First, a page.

CA Supreme Court Upholds $8 Million Verdict to Children of Man Killed by LA Sheriff’s Deputy’s Knee-On-Neck

 

                    Attorney Olu Orange

After the verdict, Attorney Olu Orange, Professor of Trial Advocacy at USC and appellate counsel for three of Burley’s children, stated “Today’s decision by the Court conclusively restores one of the most powerful tools black and brown Californians have in pursuing justice against police officers who kill people they are sworn to protect. The County of LA has been hell-bent on denying justice to five little children. Their father was killed by a Sheriff’s deputy who gave courtroom demonstrations of deputy gang signs and the knee-on-neck maneuver he used to kill his victim. That ends today.”

 

San Francisco, CA — Today, the Supreme Court of California upheld an $8 million dollar verdict awarded to the five children of Daren Dwaine Burley, a 29 year-old black man who was beaten and killed by a knee-on-neck maneuver by Los Angeles County Sheriff’s Deputies in Compton, CA on August 12, 2012.

Burley’s youngest daughter, Trayshawn, as well as his two sons, Dylan and Daniel, were represented on appeal by Olu Orange of Orange Law Offices, P.C. & Michael Seplow of Schonbrun Seplow Harris Hoffman & Zeldes, LLP both in Los Angeles. Burley’s other two daughters, Breniyah and Brejanae, were represented by Norman Pine of Pine, Tillett, Pine LLP in Sherman Oaks. Orange and Pine argued the children’s case before the Court.
The excessive force and negligence case was originally filed in LA Superior Court against the County of Los Angeles and seven individual deputies as defendants for killing Burley during a service call. In response, defendants alleged that Burley was under the influence of drugs and resisting arrest. However, witnesses testified and demonstrated in court that while Burley lay on the ground unresponsive, multiple deputies mounted his back and one, Deputy David Aviles, used a knee on the back of his neck, preventing him from breathing. The coroner’s autopsy report indicated that suffocation of the brain and police “restraint maneuvers” were factors in Burley’s death.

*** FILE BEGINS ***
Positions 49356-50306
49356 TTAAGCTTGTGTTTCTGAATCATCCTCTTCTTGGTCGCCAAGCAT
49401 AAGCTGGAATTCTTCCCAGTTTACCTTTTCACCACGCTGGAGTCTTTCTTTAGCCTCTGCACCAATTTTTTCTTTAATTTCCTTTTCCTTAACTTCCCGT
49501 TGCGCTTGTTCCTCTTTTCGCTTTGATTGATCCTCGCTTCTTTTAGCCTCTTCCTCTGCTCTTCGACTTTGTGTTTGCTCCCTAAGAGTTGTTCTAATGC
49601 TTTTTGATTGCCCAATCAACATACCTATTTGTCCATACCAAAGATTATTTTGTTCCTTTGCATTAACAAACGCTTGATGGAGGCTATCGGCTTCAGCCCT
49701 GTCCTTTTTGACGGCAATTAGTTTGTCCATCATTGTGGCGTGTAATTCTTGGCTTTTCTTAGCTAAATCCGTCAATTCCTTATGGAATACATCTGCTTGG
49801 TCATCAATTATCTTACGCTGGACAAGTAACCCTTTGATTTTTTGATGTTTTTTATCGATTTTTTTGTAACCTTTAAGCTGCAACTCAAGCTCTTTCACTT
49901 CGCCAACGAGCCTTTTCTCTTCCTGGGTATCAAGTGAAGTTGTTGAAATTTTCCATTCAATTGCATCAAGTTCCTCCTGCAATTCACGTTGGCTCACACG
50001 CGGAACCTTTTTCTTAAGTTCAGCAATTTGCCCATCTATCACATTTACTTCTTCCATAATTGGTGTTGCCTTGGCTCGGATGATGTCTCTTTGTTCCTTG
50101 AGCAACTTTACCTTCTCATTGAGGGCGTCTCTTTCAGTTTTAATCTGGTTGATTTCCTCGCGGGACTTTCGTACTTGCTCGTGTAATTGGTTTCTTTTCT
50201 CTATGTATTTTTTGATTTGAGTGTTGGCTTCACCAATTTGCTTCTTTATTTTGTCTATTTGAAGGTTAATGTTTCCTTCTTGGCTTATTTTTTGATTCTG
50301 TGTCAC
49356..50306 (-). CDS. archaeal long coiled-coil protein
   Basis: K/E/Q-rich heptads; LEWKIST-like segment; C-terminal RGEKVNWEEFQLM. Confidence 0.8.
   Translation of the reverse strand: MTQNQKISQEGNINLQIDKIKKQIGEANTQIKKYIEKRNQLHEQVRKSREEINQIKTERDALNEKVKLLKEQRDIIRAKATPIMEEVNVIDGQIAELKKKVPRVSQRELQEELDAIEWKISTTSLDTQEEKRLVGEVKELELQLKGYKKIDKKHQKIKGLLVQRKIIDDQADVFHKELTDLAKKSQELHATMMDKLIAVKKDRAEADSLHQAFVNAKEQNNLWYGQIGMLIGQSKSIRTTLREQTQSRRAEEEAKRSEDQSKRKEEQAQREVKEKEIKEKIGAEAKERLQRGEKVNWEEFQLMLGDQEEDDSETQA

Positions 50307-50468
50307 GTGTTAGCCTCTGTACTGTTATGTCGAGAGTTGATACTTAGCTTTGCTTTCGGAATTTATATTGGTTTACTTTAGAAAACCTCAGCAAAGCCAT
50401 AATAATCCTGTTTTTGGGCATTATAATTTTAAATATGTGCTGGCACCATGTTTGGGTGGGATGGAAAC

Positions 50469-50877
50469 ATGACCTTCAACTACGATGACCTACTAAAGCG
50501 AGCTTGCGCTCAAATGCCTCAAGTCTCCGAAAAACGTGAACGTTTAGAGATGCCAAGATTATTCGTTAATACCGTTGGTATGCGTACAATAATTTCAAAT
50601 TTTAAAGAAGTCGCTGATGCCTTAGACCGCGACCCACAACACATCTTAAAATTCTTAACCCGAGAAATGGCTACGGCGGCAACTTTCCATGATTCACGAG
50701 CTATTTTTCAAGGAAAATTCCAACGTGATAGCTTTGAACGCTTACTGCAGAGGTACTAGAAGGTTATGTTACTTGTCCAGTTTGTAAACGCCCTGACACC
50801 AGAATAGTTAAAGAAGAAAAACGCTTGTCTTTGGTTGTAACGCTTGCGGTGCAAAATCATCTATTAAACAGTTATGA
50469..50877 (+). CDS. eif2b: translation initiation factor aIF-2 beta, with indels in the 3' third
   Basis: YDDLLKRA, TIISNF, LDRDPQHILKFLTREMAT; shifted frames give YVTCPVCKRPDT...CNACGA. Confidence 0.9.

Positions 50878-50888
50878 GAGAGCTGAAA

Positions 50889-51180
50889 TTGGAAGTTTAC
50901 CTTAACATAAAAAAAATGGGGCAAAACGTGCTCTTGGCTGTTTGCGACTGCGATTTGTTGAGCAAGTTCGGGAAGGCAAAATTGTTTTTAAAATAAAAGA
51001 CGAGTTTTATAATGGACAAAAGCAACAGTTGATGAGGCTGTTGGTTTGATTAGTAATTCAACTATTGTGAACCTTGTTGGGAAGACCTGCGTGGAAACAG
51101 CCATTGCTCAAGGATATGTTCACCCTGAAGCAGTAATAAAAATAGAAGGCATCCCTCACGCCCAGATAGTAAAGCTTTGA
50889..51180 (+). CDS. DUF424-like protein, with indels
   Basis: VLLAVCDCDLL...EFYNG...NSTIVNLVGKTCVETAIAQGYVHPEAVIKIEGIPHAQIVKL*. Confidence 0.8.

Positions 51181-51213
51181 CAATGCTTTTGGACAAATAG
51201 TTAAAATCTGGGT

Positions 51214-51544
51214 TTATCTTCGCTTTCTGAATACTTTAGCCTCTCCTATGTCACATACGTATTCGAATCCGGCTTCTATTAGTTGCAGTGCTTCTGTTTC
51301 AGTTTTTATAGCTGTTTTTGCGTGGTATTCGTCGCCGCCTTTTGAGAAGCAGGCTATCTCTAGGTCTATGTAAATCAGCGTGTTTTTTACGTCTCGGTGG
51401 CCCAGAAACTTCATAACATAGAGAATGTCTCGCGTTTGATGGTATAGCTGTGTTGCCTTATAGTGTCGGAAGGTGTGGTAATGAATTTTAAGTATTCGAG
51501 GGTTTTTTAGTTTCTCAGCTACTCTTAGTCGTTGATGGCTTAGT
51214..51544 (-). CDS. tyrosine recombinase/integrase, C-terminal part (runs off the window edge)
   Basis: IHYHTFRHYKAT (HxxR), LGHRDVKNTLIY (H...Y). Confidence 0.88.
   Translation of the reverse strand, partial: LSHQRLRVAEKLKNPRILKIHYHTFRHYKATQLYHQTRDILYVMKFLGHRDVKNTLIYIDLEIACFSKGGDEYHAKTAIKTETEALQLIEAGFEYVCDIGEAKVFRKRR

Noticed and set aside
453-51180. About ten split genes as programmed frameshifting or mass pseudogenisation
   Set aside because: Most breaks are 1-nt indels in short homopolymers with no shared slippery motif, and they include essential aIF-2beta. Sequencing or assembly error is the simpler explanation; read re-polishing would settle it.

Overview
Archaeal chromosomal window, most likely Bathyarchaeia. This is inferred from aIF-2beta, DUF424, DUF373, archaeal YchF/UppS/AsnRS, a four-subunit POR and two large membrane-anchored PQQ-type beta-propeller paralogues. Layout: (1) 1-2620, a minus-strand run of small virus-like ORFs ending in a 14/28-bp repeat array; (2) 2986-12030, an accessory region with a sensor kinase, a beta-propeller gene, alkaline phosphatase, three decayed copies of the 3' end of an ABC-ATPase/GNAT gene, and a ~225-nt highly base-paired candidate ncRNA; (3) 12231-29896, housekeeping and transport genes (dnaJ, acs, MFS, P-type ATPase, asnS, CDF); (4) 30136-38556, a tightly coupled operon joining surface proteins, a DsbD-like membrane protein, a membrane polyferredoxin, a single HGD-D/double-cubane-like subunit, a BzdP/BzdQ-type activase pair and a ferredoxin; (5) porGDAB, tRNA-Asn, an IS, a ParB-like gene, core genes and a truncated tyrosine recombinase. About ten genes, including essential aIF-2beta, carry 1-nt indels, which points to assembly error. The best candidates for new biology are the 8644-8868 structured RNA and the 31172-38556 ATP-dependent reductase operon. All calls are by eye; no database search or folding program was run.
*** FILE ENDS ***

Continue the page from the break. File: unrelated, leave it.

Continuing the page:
At trial, the jury found that Aviles acted intentionally when causing Burley’s death. Under existing law, Aviles’ intentional acts would make him and the County 100% responsible for paying the verdict. However, Aviles and the County successfully argued in the lower appellate courts that the children’s verdict should be reduced because Burley’s actions leading up to his death were negligent.
At issue on Appeal to the Supreme Court of California was whether Burley’s mistakes leading up to his death would reduce the verdict awarded to Burley’s children for Aviles’ intentional acts causing Burley’s death. The Supreme Court of California unanimously found that the children’s verdict stands. The negligence of a victim of police battery does not reduce the responsibility of the police officer.
After the verdict, Attorney Olu Orange, Professor of Trial Advocacy at USC and appellate counsel for three of Burley’s children, stated “Today’s decision by the Court conclusively restores one of the most powerful tools black and brown Californians have in pursuing justice against police officers who kill people they are sworn to protect. The County of LA has been hell-bent on denying justice to five little children. Their father was killed by a Sheriff’s deputy who gave courtroom demonstrations of deputy gang signs and the knee-on-neck maneuver he used to kill his victim. That ends today.”
Orange’s co-counsel, Michael Seplow, stated, “Today the Court has confirmed the critical principle that when an officer commits an intentional battery and uses excessive force to kill someone, he cannot try to offload responsibility for his illegal conduct by pointing at the negligent actions of his victim.”

Attorneys John Sweeney, Olu Orange, Yasmin Fardghassemi, Carl Douglas and Jamon Hicks won the verdict at the original trial.

Case: B.B., a Minor, etc., et al. v. County of Los Angeles et al., S250734

Argument video here: https://jcc.granicus.com/player/clip/1584?view_id=12

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